the literary lounge

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  Everything can have drama if it’s done right. Even a pancake.” – Julia Child   FOR AS LONG AS I CAN REMEMBER, PANCAKE DAY – or ‘Shrove Tuesday’, as it’s also known – has been a much-anticipated date in my diary. This year it falls seemingly early on Tuesday 28 February, but I’ve already … Continue readings

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  It’s a pressure cooker round here, mate. Little things become big things faster than you expect. You’d know that though. –Scott Whitlam to Aaron Falk, The Dry   JANE HARPER’S STYLISH DEBUT, THE DRY, is one of the best crime novels we’ve read in a very long time. Set in Kiewarra, a small town … Continue readings

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  WHAT IS IT ABOUT GILMORE GIRLS THAT SO CAPTURES OUR IMAGINATION? Why do we love it so much? Is it the location, the magical town of Stars Hollow? The weird and wonderful characters, such as Luke and Lane, who inhabit it? The family and friendship dramas that are so very, very familiar? The phenomenal … Continue readings

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  IT’S ALWAYS A PLEASURE TO COME ACROSS AN AUTHOR who we’ve never read before, for no other reason than life’s too short and there are too many good books out there waiting to be devoured. It’s particularly so, if that author fits into the mystery/crime genre, one of our not-at-all guilty and rather favourite … Continue readings

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  ‘I DON’T WANT TO PRODUCE WORK that is a pleasant distraction, then you move on to something else. I would actually like it to … stop their day. To make it an encounter,’ comments artist Marcus Harvey. And, without a doubt, that’s what his art has done since Myra (1995), his portrait of Myra … Continue readings

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  ALL OF US HAVE A FIRST FORBIDDEN BOOK – the one that we never forget, the one that sat so enticingly on the top shelf far out of the reach of small hands. In my case, it was Jacqueline Susann’s Valley of the Dolls, a big fat white elephant of a book that called … Continue readings

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  SET IN THE AILING TOWN OF BRIDGEFORD, ‘a tiny, inconsequential dot on the landscape of Britain’, where businesses are closing, the streets are littered with scratch cards and local spirit is at all-time low, Gill Hornby’s latest novel, All Together Now, focuses on the power of music to unite. As the town struggles, it’s … Continue readings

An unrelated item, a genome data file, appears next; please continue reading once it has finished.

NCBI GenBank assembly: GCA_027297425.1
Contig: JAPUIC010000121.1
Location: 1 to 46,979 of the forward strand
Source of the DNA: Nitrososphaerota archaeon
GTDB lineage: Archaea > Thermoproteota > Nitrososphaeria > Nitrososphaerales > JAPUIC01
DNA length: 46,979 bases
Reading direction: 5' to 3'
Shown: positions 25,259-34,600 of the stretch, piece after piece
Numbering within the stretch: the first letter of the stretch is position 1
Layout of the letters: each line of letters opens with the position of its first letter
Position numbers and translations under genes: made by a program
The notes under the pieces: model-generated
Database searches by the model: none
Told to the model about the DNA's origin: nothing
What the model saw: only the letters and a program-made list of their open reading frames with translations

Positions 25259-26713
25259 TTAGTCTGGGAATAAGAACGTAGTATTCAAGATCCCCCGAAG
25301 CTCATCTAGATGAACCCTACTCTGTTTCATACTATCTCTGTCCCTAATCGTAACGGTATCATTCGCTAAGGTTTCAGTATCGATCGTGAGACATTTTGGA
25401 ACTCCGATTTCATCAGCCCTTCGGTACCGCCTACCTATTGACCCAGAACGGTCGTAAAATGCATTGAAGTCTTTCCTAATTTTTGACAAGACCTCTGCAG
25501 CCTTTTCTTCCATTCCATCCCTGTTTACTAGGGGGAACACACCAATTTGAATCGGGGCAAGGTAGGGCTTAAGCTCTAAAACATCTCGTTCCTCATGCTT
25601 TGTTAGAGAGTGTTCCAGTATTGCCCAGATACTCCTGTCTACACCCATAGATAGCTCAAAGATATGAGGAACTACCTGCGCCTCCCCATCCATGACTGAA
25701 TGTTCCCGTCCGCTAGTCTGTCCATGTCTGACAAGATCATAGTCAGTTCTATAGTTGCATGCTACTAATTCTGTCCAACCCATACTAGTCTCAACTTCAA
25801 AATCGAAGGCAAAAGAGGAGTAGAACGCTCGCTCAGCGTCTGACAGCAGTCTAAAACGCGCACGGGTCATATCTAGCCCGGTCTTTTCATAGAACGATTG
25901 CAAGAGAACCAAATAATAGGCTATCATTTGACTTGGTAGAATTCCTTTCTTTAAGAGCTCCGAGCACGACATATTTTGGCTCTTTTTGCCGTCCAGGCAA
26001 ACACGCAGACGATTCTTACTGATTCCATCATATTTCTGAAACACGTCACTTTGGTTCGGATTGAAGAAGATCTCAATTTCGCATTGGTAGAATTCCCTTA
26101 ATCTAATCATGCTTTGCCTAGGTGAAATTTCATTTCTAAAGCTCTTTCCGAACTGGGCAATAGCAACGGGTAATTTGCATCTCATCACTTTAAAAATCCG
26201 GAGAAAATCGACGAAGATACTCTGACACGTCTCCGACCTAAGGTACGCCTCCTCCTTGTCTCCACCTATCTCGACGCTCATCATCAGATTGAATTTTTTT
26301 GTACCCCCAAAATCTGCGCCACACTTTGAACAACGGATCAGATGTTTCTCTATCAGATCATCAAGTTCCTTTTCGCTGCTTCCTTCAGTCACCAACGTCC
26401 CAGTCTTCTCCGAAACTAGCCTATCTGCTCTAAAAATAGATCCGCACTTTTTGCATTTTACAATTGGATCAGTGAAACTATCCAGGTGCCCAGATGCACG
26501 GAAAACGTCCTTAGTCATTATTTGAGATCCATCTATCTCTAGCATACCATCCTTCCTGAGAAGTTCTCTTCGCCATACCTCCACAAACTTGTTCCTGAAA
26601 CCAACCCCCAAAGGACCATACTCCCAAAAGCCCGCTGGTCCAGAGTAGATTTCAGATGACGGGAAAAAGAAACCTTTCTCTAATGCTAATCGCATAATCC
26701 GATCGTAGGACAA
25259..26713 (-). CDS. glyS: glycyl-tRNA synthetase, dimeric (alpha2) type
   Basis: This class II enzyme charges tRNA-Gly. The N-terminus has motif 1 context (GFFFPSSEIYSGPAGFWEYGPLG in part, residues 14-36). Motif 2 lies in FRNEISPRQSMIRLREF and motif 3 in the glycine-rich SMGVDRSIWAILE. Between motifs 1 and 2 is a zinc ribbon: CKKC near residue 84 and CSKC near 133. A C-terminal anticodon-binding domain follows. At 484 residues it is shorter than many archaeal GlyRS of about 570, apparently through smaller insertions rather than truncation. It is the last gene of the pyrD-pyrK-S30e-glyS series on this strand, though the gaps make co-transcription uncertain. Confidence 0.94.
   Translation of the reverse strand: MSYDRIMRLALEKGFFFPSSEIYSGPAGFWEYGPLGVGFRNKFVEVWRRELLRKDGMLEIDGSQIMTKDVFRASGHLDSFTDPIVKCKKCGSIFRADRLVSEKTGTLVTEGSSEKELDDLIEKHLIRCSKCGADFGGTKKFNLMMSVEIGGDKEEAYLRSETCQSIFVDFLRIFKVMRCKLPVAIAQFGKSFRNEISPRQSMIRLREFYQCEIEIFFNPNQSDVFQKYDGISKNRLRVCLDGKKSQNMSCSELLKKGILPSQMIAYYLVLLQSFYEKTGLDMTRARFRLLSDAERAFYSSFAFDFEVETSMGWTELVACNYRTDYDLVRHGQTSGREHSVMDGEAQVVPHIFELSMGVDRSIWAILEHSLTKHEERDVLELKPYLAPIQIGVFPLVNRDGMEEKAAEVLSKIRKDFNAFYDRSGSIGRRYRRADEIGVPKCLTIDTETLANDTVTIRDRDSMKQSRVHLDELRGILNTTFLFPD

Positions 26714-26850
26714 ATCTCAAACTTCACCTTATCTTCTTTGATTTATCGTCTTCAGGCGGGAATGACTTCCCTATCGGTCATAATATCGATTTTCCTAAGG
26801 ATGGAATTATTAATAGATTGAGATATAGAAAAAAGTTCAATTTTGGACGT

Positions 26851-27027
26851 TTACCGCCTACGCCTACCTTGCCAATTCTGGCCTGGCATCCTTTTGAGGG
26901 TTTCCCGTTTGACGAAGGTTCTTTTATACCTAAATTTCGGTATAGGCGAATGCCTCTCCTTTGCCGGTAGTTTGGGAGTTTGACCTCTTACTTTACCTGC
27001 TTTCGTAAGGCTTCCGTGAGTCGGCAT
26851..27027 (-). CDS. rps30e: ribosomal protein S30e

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  STEPHEN KING ONCE WROTE that an opening line should scream: ‘Listen. Come in here. You want to know about this.’ ‘[I]t is a little like trying to catch moonbeams in a jar.’ Well, Chris Whitaker in his first novel, Tall Oaks, certainly does all that: we’re gripped right from the start. From the very … Continue readings

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  THERE’S A SCENE IN RELATIVITY, Antonia Hayes’ poignant novel, in which 12-year-old Ethan spies a tattoo – E=mc2 – on the arm of Mark, his newly discovered father. ‘What’s that?’ he asks. ‘What does it stand for?’ And after further probing, Mark reluctantly admits that he’d had it tattooed when Ethan was born. ‘It’s … Continue readings

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  WE, WHO ARE FORTUNATE ENOUGH to live in democracies, accept freedom of speech and the civil liberties that we enjoy as our natural and inherent rights. But we are lucky: these rights are, in fact, privileges. Raif Badawi: The Voice of Freedom, Ensaf Haidar’s moving love letter to her activist husband, brings this point … Continue readings

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  THE FAITHFUL COUPLE opens in San Diego, in 1993, where twenty-something Neil is trying, somewhat half-heartedly, to chat up a girl he’s met in the hostel in which he’s staying. He’s unsuccessful, as he’s more interested in Adam, the young man sitting nearby, obviously eavesdropping. The girl wanders off, but Neil and Adam’s friendship … Continue readings

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One of seven children, award-winning novelist Grace Burrowes grew up in central Pennsylvania, reading and roaming the countryside on her horse, Buck. Many years and several degrees later, Grace was a successful child welfare attorney, with more than twenty manuscripts under her belt, when she met Deb Werksman, editorial director at Sourcebooks Casablanca, in a … Continue readings